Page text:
After the riot, varying estimates of the death toll circulated. The police chief estimated that 100 Blacks had been killed. The renowned journalist Ida B. Wells reported in The Chicago Defender that 40-150 black people were killed in the rioting. The NAACP estimated deaths at 100-200. Six thousand African-Americans were left homeless after their neighborhood was burned.
Chicago Race Riots (1919)
The “Red Summer” of 1919 marked the culmination of steadily growing tensions surrounding the great migration of African-Americans from the rural South to the cities of the North during World War I. Chicago was one of the northern cities that experienced violent race riots during that period.
Drawn by the city’s meatpacking houses, railway companies and steel mills, the African-American population in Chicago skyrocketed from 44,000 in 1910 to 235,000 in 1930. When the war ended in late 1918, thousands of white servicemen returned home from fighting in Europe to find that their jobs in factories, warehouses and mills had been filled by newly arrived Southern Blacks or immigrants.
On July 27, 1919, an African-American teenager drowned in Lake Michigan after he challenged the unofficial segregation of Chicago’s beaches and was stoned by a group of white youths.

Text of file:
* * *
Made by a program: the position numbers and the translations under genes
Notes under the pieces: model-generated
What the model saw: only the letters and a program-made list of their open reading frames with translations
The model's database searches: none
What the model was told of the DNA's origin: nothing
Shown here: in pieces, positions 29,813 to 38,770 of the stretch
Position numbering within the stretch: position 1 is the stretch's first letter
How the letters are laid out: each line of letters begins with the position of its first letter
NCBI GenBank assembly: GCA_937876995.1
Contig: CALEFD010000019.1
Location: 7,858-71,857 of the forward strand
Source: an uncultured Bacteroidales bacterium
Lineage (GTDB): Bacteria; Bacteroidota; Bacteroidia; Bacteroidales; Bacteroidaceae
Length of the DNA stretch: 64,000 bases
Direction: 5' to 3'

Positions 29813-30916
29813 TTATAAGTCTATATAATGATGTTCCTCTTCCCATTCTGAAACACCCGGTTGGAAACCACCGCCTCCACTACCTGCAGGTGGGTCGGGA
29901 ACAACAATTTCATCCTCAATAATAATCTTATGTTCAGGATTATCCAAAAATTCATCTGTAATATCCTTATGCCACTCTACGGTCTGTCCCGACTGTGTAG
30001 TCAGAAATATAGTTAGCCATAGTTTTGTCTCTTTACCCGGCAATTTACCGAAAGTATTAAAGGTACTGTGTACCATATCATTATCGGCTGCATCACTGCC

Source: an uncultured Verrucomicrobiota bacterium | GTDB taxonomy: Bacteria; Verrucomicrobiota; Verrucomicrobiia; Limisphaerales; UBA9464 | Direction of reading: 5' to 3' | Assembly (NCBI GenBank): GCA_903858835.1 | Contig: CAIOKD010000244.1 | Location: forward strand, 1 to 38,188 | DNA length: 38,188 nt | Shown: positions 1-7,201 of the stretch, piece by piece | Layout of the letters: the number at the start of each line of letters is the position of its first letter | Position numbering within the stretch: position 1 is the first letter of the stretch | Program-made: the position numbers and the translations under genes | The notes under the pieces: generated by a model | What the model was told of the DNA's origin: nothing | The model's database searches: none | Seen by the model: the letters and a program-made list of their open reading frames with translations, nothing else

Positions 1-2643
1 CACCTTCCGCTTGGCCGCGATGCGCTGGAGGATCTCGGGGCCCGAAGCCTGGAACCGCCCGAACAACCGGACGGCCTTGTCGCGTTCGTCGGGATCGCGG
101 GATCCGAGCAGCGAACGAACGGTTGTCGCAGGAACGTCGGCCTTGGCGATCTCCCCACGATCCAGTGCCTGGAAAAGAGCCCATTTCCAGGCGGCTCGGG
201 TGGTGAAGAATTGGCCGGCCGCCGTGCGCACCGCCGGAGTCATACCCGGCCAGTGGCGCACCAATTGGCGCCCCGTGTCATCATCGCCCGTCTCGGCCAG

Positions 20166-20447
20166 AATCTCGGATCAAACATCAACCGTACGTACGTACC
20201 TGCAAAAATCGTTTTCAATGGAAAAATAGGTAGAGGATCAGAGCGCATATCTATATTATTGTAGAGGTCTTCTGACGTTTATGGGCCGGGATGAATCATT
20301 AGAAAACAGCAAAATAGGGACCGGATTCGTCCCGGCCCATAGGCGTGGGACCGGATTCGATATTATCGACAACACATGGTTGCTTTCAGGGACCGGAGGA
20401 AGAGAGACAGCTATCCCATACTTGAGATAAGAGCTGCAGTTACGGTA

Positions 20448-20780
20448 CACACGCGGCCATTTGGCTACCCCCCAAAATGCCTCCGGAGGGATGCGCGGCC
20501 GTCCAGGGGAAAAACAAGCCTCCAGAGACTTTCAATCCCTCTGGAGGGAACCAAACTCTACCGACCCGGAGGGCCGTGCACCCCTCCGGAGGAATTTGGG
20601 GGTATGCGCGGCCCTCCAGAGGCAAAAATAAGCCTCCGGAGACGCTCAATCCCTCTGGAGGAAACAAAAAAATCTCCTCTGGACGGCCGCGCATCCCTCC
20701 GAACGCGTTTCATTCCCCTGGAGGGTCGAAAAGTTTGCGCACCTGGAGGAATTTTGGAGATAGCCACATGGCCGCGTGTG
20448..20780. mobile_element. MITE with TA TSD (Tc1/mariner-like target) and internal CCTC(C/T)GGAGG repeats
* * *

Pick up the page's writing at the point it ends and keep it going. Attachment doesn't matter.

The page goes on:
His death, and the police refusal to arrest the men who caused it, sparked a week of race rioting between Black and white Chicagoans, with Black neighborhoods receiving the worst of the damage.
When the riots ended on Aug. 3, 15 whites and 23 Blacks had been killed and more than 500 people injured. An additional 1,000 Black families had lost their homes when they were torched by rioters.
President Woodrow Wilson castigated the “white race” as “the aggressor” in the Chicago uprising.
Washington, D.C. Race Riots (1919)
Postwar Washington, D.C., roughly 75 percent white, was a racial tinderbox. Housing was in short supply and jobs so scarce that ex-doughboys in uniform panhandled along Pennsylvania Avenue.
However, Washington’s Black community was then the largest and most prosperous in the country, with a small but impressive upper class of teachers, ministers, lawyers and businessmen concentrated in the LeDroit Park neighborhood near Howard University.
By the time the “Red Summer” was underway, unemployed whites bitterly envied the relatively few blacks who were fortunate enough to procure low-level government jobs. Many whites also resented the influx of African-Americans into previously segregated neighborhoods around Capitol Hill, Foggy Bottom and the old downtown.
In July 1919, white men, many in military uniforms, responded to the rumored arrest of a Black man for rape with four days of mob violence. They rioted, randomly beat Black people on the street and pulled others off streetcars in attacks. When police refused to intervene, the Black population fought back.
Troops tried to restore order as the city closed saloons and theaters to discourage assemblies. When the violence ended, 15 people had died: 10 whites, including two police officers; and five African-Americans. Fifty people were seriously wounded and another 100 less severely wounded. It was one of the few times when white fatalities outnumbered those of Blacks.
Knoxville, Tennessee Race Riots (1919)